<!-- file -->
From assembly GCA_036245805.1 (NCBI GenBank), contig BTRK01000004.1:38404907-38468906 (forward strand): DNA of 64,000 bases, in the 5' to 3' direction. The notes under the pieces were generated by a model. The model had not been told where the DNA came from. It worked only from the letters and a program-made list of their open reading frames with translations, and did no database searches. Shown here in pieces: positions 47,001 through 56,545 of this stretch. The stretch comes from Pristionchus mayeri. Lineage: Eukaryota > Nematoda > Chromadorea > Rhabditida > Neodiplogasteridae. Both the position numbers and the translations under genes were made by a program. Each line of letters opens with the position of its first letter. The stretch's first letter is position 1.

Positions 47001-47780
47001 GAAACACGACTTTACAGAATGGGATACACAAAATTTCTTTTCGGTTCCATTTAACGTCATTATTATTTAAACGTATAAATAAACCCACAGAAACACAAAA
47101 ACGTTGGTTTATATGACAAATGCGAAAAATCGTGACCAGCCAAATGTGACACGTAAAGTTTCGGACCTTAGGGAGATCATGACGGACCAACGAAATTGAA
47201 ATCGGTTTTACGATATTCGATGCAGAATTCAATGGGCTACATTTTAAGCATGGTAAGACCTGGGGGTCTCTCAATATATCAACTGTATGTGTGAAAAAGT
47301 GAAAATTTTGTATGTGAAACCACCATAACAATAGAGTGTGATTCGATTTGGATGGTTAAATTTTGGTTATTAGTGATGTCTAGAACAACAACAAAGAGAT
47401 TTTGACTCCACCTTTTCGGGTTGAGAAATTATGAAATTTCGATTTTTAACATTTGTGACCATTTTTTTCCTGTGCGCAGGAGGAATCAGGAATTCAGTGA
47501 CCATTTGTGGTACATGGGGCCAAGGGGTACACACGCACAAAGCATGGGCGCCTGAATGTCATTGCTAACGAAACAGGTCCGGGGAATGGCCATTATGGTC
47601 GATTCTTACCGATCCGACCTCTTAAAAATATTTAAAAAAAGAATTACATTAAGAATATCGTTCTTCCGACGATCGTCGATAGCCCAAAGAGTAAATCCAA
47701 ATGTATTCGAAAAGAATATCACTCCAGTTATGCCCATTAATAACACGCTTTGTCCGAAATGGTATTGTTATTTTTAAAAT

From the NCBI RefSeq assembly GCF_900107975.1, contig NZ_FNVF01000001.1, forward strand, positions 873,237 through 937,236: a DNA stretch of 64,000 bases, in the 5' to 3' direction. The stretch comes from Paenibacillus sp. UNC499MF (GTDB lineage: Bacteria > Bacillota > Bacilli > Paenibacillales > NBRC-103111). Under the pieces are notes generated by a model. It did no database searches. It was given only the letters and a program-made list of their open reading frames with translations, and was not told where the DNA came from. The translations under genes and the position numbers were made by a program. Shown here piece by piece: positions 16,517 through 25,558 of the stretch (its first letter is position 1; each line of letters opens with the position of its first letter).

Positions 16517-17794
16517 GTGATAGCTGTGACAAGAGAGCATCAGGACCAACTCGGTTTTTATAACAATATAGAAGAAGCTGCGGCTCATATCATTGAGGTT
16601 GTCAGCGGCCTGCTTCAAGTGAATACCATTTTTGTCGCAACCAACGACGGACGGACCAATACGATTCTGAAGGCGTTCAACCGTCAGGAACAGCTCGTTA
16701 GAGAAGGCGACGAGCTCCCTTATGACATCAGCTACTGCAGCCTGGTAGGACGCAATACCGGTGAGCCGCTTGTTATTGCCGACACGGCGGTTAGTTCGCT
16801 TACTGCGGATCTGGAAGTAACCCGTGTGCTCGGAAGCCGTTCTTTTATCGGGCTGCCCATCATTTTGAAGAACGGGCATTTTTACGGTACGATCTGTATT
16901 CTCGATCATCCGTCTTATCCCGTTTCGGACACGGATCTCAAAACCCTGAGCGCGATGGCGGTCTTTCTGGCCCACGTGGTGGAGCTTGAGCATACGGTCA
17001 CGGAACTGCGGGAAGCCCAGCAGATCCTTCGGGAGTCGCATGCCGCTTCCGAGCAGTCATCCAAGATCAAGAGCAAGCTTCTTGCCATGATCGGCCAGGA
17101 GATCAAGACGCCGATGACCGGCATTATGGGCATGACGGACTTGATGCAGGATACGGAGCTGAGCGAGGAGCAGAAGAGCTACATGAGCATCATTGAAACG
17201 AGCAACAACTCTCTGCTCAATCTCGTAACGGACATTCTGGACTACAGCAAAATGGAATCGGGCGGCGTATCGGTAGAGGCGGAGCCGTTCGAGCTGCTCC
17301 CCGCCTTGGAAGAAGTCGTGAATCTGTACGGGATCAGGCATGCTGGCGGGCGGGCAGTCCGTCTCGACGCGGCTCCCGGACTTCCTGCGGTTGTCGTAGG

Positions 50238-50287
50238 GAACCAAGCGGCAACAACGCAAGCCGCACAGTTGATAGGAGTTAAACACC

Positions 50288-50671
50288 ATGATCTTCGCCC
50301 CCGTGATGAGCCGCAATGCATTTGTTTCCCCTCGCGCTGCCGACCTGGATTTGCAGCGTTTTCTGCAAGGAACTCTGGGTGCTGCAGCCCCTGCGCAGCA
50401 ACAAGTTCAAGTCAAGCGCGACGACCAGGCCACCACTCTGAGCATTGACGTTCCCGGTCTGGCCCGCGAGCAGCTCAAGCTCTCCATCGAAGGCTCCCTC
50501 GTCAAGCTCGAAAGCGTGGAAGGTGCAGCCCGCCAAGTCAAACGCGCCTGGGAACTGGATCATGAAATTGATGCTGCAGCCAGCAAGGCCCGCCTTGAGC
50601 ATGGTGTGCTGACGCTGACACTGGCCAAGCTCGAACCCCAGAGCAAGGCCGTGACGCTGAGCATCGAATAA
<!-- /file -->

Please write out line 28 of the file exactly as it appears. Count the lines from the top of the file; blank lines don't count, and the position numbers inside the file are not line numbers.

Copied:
50501 GTCAAGCTCGAAAGCGTGGAAGGTGCAGCCCGCCAAGTCAAACGCGCCTGGGAACTGGATCATGAAATTGATGCTGCAGCCAGCAAGGCCCGCCTTGAGC